The Power of a Read-Aloud

News from the 2nd Grade classroom

February 9, 2019
From my earliest memories, I’ve always loved a good story.  This love stems from the time spent in various relative’s laps and getting read to every day.  I’ve tried to instill this love of reading in my own kids and those kids who come through my classroom each year.

​Reading aloud provides a myriad of opportunities and benefits to all children of all ages and reading abilities.  In our second grade classroom at PNA, we read aloud every day, sometimes several times a day.  Some of the books are just to enjoy, some tie into our curriculum and some are ways to open discussions about current situations and emotions.

“When you read aloud, you’re whetting a child’s appetite for reading.”  – Jim Trelease
(author of the Read – Aloud Handbook)

Reading aloud helps children to develop a stronger vocabulary.  Since children acquire language primarily through listening, reading aloud lets children regularly hear new words in new contexts, helping them to build a stronger awareness of new vocabulary.

It also helps to build connections between the spoken and written word. When children hear words being read aloud, they begin to see the connection between printed and spoken words.

Reading aloud strengthens cognition and critical thinking abilities in children. A well written book gives kids an opportunity to explore sophisticated language and plots, which can strengthen their cognitive and critical thinking abilities.

Besides the opportunity for simple enjoyment, reading aloud also promotes bonding between those who experience the text. Children generally enjoy being read to, and listening to fun and engaging stories.  These experiences helps them to view reading as something fun and positive.  This quality time spend enjoying and discussing a great text strengthens relationships, and helps children to develop social, communication and interpersonal skills.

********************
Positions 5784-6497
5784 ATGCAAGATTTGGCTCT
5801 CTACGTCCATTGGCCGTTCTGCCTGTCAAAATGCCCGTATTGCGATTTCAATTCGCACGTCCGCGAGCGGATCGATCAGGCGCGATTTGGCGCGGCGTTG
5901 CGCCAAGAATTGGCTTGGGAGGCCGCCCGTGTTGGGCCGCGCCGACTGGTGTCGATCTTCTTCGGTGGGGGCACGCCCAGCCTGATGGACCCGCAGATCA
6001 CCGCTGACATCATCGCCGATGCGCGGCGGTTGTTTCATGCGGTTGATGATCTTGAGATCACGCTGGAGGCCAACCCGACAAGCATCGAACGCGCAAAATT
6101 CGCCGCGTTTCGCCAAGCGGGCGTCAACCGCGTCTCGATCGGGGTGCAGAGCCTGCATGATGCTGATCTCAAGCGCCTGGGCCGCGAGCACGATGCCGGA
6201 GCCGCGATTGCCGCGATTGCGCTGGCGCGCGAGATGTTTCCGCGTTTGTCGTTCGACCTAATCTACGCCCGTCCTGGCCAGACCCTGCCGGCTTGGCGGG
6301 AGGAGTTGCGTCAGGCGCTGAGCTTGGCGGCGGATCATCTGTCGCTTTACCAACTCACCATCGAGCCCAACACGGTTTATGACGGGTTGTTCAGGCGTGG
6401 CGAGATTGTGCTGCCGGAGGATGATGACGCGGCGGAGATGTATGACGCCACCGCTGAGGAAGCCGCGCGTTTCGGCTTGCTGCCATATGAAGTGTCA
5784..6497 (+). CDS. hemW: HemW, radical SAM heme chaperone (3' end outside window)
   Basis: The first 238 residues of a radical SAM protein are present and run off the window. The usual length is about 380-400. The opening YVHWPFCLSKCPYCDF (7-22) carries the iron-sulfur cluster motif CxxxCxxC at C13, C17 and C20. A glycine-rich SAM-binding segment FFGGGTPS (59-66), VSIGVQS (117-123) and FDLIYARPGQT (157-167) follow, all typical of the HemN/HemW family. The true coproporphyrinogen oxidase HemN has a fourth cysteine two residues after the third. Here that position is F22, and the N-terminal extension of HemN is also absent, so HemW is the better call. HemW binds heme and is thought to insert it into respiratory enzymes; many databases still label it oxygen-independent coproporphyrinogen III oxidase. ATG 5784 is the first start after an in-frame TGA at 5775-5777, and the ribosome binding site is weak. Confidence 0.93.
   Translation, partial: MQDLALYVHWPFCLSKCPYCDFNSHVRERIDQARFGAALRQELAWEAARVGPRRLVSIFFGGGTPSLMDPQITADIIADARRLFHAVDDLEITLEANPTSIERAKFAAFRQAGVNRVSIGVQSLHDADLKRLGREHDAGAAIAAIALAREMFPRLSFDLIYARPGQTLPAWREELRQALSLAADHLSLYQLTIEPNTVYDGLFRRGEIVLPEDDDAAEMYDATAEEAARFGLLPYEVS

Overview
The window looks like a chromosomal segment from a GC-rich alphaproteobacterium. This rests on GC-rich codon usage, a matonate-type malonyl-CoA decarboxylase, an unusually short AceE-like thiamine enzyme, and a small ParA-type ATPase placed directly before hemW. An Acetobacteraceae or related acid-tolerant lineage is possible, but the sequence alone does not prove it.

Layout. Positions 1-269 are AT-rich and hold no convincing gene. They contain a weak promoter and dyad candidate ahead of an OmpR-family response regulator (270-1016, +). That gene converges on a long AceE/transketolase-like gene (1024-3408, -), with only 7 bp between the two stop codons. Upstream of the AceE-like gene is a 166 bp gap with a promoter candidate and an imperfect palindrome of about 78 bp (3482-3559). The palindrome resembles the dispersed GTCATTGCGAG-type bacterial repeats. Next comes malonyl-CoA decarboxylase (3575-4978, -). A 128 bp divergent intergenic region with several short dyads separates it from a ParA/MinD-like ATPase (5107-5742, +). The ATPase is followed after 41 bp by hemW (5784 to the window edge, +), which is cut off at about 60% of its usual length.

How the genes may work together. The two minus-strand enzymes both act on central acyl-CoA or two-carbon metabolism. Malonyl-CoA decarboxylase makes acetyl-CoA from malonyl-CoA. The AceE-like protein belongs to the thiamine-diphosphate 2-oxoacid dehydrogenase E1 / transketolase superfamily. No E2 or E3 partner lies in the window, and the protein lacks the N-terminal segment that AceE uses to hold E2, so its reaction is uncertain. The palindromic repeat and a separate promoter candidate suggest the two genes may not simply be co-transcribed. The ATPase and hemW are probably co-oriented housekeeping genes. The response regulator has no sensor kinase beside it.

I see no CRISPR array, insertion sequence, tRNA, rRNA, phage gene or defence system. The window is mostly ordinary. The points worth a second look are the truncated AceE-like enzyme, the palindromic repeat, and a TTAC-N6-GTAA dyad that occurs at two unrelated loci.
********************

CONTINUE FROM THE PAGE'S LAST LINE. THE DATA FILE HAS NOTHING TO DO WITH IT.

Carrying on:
Reading aloud to kids also provides a safe way of exploring strong emotions and ideas. Children can sometimes more easily identify with characters in stories as they experience strong feelings and come to understand the feelings of others. Reading aloud together can give children a door in which to feel more comfortable in discussing and working through their own experiences and emotions.
A last benefit of reading aloud is that it can help to improve attention span.   Unlike time spent on screens, which is typically instant gratification, reading or being read to promotes a slower pace of events and ideas. Kids have to listen, pay attention and concentrate, which can increase their overall attention span after a while.

​Jim Trelease, is a respected educator and the author of the “Read-Aloud Handbook” talks more about this last benefit in an interview with Connie Matheson of

“We’re entering an age unparalleled since the age of Guttenberg; the world is changing faster than we can keep up with. A student can read a social studies textbook on the iPad. and tap on a hyperlink to, say, watch a PBS special on the Great Depression.”

That’s the good news. The bad news is that there is evidence that we don’t remember information as well when we read it on a screen. Yet people are on screens all the time. We’re raising the most distracted generation in the history of the world. The more distractions you add to the agenda, the less well you think. Technology may save space, weight, and time, but there is no science showing that it will save children’s minds, especially if they spend all their time on screen and never open a book. So parents have to play a big role. It’s up to parents to limit screen time, and to keep reading to kids and continue to plant and encourage their interest in books and reading.”

​For more information on this topic, here are some additional resources.
The hidden benefits of reading aloud — even for older kids
10 Reading Aloud Dos and Don’ts